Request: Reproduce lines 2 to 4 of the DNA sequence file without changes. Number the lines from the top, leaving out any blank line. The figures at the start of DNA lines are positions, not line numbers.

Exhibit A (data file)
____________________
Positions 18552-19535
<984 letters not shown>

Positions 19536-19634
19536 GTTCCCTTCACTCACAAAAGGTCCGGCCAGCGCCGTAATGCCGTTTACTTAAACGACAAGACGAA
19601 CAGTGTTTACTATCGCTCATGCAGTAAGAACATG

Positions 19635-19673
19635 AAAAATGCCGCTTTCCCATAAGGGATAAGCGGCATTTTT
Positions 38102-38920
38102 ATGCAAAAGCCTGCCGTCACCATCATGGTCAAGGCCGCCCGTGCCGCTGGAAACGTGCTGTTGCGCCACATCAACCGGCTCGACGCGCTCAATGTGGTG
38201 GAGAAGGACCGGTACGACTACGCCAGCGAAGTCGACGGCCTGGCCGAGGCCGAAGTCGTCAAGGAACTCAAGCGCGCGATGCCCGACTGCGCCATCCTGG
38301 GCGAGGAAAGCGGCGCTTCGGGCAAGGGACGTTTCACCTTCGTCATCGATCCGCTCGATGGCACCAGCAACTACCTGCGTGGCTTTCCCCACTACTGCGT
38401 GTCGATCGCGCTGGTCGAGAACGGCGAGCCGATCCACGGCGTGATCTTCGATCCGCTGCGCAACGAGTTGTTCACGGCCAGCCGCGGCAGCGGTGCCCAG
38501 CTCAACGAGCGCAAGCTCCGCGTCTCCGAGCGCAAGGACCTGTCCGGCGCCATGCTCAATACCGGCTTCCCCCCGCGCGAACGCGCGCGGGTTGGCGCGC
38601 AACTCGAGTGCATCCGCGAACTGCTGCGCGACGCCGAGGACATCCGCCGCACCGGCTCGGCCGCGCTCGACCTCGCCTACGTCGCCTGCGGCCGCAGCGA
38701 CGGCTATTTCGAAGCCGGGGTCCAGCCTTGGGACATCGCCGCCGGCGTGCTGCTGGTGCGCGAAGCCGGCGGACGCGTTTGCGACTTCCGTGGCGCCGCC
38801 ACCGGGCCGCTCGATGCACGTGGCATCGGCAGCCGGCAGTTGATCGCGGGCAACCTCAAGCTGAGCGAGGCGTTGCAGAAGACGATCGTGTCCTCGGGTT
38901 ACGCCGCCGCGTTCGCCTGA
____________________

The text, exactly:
<984 letters not shown>

Positions 19536-19634
19536 GTTCCCTTCACTCACAAAAGGTCCGGCCAGCGCCGTAATGCCGTTTACTTAAACGACAAGACGAA